Student-Centered Discussion Series: Discussion 1 & Pre-Work for Discussion #2

We read the first chapter of The Teacher’s Guide to Leading Student Centered Discussions for our first discussion.  Nfishbowlext week, we’ll read and respond to the 2nd chapter.


You can access all of the resources for our Reading & Discussion Series here.

8 responses to “Student-Centered Discussion Series: Discussion 1 & Pre-Work for Discussion #2

  1. I love how this reading helps facilitators address issues during discussion. I think this is where people struggle the most and it actually has a huge impact on how successful the discussion is. Once an issue is identified and you’re aware of the cause, you can match it to one of the fulcrums, apply the strategies below, and determine how effective the correction is. The strategies for the fulcrums that challenged me to think differently are as follows:

    1. Safety-maintaining lack of respect creates an environment where students tiptoe around each other (7). This can be corrected by using the timeout procedure to behavior narrate discussion procedure (7). Feedback should be mainly focused on the procedure rather than content, which should be more student led.
    2. Authentic Participation-This fulcrum revolves around the balance of “mere talking” and silence (11). Silence is ok so long as it is being used properly, as a way to reflect and think deeply about the discussion (13). In order to make sure students are fully engaged when they DO speak, facilitators should ask students to support answers by using the text (12) and make sure it is a student-focused discussion rather than the facilitator asking questions and students responding (CONVERSATION) (14).
    3. Challenge-This fulcrum addresses rigor throughout the discussion and how to balance it for the lower-level students (so they don’t get left out of the conversation when it’s over their heads) and higher-level students (so it still challenges and pushes their growth) (17). Texts should already be rated on a scale evaluating their rigor, so pushing students to remain connected to the text should address rigor issues (18). Students should also avoid repetition of ideas if the quality of discussion is not progressing the depth of conversation about it (19). This will prevent “idea hopping” as well since students will be focused on developing an idea as much as possible before moving to the next (20).
    4. Ownership-this fulcrum focuses on balancing teacher interactions with student discussions and determining when it is appropriate to offer guidance in a manner that FACILITATES discussion rather than leads it (22-24). Student centerdness is key!!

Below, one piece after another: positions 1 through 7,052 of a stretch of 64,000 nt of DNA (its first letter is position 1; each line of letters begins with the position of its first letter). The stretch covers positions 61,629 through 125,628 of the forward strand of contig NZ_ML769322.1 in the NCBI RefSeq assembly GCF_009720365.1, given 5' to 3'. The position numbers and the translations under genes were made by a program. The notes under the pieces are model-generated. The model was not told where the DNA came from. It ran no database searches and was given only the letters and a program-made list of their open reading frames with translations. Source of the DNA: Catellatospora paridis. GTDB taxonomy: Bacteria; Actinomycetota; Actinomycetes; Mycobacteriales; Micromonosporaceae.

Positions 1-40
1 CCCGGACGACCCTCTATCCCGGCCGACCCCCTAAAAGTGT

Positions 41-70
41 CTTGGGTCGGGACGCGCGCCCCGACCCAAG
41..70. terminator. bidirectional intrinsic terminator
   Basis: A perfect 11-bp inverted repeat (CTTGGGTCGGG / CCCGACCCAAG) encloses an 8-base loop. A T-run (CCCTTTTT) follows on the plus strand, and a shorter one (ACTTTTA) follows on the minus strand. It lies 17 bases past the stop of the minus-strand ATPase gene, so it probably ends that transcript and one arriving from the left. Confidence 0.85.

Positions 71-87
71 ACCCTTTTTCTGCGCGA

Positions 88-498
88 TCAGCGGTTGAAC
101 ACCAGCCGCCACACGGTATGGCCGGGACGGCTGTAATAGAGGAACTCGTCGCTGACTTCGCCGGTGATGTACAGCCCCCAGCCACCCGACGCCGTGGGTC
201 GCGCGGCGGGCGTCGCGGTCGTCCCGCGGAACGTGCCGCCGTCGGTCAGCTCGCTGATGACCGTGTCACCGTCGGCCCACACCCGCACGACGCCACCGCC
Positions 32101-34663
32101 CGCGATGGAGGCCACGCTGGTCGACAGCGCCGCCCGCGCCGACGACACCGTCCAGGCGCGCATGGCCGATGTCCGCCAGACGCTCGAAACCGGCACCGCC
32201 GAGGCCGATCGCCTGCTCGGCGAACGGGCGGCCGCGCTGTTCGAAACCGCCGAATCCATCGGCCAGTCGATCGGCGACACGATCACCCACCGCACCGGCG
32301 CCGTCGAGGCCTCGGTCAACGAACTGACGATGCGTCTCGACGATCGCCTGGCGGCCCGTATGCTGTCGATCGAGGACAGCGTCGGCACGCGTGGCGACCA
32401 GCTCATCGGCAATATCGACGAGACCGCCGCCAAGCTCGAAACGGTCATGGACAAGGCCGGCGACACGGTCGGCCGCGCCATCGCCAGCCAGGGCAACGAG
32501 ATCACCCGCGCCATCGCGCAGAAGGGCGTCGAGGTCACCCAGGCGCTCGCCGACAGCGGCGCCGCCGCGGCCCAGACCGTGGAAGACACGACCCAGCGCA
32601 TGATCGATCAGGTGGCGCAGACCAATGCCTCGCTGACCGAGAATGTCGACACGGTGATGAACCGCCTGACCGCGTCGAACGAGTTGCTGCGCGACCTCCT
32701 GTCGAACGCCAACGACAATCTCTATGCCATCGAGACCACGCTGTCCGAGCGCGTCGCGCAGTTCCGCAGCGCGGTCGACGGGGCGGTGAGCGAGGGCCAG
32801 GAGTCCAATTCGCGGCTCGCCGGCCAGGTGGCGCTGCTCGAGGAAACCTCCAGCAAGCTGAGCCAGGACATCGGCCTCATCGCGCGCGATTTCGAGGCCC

• On Page 32 under “Facilitator is Not the Focus” I thought the guidance about eye contact was really interesting. Tracking the speaker is part of every day expectations and I try to encourage my students to do that by modeling it myself and keeping my eyes on the student sharing. I also make a lot of eye contact to give non-verbal redirection. Honestly, just thinking about not making eye contact is giving me anxiety. The article suggests looking at another student or at your notes but I think that would be very challenging for me. I do understand the purpose of tis strategy and I think I would need to use it for sure I might just have to practice or figure out my own way of making it work.

  2. I’m not sure the reading made me think any differently but it certainly made me reflective of my own teaching style as well as my own experience participating in seminars.

    One of my biggest take aways from the reading is how balancing all the fulcrums will take time. I know that I am an extremely impatient person when it comes to changing. This is going to be one of the areas that i have to put the most effort in on my part.

    Another area I’m going to have to work on is not trying to insert my own agenda or opinion into the discussion. The section on ownership gives an account of a teacher who dominated the text because he had such a highinterest/high-stake relationship with the text and wanted the conversation to cover his points. I am so passionate and excited about literature, but I need to learn how to convey that excitement without dominating the conversation.